By Wendy Rosenfeldt
People are searching for ways to find balance amidst the busyness of life and information overload. Trying to stay present or being mindful are popular pursuits but there are different approaches to attaining this goal.
Mindfulness Meditation and Transcendental Meditation® are both popular meditation techniques and claim to improve quality of life. While they may aim for a similar outcome; to enjoy life free from worries and to find a sense of inner peace; the paths to their realisation are completely opposite.
Mindfulness is about bringing the awareness to the present situation in a non-judgemental way, with the intention to be mentally present rather than lost in thoughts or anxieties about what has been or what may happen.
Mindfulness meditation uses techniques to focus on the breath, notice bodily sensations and experience the present state of the emotions. It requires some effort to purposely focus your attention and to stay present.
In comparison, in Transcendental Meditation or TM there is no attempt to control the mind.TM uses the natural tendency of the mind, and while it may be thought that the mind’s nature is to wander, like a distracted toddler, when it finds something enjoyable it is satisfied and will remain focused. When the child finds some mud to play with or a puddle to splash it is absorbing, at least for a while. Likewise when we are enjoying a film or a book, we find that our awareness is completely caught up in the experience.
The state of infinite happiness for the mind is the state of inner bliss or unbounded awareness, and given the direction the mind will naturally settle down to experience this state.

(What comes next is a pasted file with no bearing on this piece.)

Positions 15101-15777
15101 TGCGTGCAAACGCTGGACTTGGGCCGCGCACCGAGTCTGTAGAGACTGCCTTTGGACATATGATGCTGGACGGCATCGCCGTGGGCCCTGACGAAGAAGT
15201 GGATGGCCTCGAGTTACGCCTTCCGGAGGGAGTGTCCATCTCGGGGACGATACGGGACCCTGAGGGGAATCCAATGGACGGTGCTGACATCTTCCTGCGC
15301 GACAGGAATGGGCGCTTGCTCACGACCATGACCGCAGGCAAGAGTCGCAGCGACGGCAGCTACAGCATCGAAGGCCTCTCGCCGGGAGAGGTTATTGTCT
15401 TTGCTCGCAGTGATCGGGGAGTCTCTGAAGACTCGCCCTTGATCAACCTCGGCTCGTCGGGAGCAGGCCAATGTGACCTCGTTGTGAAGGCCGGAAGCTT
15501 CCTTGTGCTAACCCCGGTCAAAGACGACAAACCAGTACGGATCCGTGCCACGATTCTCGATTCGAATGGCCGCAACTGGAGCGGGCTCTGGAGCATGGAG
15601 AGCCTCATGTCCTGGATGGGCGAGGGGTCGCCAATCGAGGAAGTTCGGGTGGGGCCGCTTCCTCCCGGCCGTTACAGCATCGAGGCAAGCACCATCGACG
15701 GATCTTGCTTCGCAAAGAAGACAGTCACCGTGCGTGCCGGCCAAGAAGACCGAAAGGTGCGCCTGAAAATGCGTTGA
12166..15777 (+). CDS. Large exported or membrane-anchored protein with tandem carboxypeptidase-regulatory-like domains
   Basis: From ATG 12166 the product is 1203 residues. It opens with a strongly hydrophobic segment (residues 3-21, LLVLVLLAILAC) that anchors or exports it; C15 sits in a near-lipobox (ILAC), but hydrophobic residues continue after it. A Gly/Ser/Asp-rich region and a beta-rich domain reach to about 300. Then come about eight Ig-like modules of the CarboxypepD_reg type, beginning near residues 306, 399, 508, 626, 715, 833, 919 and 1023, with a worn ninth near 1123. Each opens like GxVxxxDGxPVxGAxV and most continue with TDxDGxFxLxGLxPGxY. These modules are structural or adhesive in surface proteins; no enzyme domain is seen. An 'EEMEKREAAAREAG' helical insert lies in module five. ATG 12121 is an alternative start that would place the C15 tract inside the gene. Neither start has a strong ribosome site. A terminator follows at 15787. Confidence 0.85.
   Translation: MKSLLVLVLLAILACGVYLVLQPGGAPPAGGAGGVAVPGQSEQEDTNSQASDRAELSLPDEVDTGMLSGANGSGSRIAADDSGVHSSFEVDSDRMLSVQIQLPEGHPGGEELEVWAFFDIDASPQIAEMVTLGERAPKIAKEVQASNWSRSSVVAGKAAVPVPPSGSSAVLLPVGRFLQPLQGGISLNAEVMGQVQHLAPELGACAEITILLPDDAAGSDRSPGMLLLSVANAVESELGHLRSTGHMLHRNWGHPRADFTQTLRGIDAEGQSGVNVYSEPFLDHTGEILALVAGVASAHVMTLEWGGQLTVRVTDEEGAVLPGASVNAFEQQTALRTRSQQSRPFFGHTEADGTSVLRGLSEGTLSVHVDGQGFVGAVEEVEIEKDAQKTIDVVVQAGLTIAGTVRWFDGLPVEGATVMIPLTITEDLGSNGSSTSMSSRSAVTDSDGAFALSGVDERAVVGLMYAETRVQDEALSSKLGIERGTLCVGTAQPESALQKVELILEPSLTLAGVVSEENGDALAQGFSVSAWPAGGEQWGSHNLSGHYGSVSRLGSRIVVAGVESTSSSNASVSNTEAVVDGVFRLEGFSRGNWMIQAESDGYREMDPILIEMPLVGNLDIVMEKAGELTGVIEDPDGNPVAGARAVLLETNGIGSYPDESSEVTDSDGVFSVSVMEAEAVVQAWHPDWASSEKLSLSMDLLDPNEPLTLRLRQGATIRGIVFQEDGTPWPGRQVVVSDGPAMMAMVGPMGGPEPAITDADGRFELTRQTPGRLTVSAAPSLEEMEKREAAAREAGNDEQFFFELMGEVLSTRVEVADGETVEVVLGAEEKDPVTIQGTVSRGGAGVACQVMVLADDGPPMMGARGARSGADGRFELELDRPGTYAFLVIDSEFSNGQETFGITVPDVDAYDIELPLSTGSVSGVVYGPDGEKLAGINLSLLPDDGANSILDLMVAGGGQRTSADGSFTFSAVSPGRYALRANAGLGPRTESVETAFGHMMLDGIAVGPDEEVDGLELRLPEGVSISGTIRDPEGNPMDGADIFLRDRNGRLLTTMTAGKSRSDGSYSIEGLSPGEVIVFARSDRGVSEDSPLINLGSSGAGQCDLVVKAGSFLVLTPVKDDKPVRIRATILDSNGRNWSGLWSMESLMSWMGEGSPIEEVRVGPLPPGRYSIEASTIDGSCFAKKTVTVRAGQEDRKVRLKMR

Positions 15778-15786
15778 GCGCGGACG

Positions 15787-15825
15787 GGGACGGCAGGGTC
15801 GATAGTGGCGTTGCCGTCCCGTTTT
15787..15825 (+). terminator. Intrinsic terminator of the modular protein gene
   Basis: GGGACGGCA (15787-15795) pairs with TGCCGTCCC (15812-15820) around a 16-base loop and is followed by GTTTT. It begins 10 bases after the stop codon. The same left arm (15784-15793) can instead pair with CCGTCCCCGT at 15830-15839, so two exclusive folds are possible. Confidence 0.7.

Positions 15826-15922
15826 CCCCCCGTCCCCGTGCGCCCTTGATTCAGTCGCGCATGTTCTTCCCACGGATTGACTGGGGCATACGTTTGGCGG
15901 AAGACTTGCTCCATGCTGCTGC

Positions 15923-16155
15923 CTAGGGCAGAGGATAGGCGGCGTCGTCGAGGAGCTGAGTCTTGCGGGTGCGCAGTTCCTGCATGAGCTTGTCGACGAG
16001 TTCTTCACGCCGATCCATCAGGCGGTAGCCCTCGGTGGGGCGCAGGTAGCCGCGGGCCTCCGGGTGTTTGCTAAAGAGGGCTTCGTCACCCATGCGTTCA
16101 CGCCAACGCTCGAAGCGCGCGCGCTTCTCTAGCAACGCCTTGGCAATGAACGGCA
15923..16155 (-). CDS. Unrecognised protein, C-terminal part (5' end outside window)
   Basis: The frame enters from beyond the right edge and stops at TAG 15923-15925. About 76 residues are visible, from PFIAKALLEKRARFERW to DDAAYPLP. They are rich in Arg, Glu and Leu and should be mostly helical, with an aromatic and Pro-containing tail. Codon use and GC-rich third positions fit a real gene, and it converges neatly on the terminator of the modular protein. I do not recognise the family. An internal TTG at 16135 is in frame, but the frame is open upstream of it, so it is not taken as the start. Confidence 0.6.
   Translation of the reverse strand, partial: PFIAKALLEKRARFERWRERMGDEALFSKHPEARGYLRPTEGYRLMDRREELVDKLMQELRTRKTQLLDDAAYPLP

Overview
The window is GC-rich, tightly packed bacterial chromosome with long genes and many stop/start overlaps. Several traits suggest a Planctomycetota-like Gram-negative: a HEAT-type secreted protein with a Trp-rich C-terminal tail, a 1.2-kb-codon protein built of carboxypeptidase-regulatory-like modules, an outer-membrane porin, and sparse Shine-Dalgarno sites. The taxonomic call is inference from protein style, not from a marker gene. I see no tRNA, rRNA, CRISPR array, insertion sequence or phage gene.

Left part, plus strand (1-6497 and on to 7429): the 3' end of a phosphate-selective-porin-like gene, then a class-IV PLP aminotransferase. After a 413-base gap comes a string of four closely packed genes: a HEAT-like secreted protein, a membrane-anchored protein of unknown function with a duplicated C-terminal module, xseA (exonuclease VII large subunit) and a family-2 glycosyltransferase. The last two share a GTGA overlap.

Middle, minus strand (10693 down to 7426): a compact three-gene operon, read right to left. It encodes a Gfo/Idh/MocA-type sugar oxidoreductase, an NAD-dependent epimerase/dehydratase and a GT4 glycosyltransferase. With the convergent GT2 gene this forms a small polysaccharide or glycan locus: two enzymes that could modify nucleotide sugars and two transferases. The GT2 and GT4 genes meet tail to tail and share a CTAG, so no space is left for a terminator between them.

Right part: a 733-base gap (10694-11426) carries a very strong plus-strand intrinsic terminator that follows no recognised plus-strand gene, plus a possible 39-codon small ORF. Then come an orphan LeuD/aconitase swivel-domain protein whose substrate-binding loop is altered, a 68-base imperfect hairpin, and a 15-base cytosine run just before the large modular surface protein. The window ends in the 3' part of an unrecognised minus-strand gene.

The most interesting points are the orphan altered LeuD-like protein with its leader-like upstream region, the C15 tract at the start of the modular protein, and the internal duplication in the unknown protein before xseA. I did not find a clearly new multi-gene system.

During TM the mind effortlessly transcends, or goes beyond the experience of the surroundings, bodily sensations, awareness of time and space and even the process of thinking. As we come out of this experience, we are aware that we have been ‘away’ and have a deep sense of relaxation. When we are in a deep state of transcendence, there is no experience of “I am” anything because we have gone beyond the experience of the individual “I”.
In day to day life there is no attempt to remember to be mindful, in fact TM meditators report that they flow through the day with a greater sense of ease, they experience being more present in the moment but without any intention to do so. They find that they are less self conscious while experiencing a sense of unbounded awareness. Life becomes more automatic.
Transcendental Meditation is a powerful took to reduce stress and anxiety.
In comparison Mindfulness techniques are all about remembering to stay present in stressful situations. This can be challenging as stress has been shown to shut down the prefrontal cortex of the brain. The prefrontal cortex is responsible for rational thinking and acts like a filter for impulsive behaviour. In the heat of the moment, this area of the brain goes off line and we are more likely to act without thinking and may say things we later regret. Staying present and behaving in the way we would like is often not a choice when we are triggered by stressful events.
With regular practice of transcending, the awareness is no longer confined to that of the individual self. The sense of fulfilment is not determined by the ups and downs of day to day life. Like playing a game, where you are moving your piece around the board, and you may want it to win but your overall sense of happiness is not tied up in the outcome of the game. You are aware that you are more than just this character in the board game. Likewise transcending develops a sense of peace within the challenges of life and ability to enjoy the bigger picture.